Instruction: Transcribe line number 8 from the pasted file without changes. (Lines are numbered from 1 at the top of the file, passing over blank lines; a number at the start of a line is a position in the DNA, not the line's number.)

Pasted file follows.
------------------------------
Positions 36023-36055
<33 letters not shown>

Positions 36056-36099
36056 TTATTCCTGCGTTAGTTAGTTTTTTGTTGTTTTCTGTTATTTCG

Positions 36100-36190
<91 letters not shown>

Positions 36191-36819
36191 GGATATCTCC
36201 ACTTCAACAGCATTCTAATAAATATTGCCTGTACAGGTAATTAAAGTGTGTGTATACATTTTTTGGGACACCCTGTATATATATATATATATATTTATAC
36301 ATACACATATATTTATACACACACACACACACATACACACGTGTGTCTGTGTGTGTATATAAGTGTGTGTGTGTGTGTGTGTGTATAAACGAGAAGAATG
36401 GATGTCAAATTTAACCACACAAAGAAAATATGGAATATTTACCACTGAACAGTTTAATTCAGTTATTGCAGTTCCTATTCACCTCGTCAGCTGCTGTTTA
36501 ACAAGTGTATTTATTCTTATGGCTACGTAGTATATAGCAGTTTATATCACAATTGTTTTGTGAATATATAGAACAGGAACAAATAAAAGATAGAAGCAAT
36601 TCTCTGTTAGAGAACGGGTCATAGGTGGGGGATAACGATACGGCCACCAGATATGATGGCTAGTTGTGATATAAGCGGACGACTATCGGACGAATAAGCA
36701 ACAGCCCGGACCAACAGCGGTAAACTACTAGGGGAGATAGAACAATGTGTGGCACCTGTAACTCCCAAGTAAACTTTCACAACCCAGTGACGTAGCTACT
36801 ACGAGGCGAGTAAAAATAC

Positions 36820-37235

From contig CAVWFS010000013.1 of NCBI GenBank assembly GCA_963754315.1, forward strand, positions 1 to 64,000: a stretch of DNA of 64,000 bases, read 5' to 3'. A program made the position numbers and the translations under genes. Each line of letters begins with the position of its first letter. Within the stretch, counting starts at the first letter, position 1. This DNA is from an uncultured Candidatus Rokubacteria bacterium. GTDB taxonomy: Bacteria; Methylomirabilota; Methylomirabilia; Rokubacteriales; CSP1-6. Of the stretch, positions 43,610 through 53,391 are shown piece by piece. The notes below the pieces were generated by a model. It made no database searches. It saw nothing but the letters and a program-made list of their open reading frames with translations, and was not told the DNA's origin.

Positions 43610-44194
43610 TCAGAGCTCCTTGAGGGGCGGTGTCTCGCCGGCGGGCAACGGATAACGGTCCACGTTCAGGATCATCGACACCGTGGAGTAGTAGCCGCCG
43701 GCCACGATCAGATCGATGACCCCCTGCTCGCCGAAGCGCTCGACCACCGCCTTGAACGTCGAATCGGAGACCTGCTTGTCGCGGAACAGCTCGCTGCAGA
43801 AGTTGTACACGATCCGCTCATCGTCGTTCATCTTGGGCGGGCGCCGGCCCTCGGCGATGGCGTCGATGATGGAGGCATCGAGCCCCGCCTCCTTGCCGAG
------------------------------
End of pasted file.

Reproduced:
36191 GGATATCTCC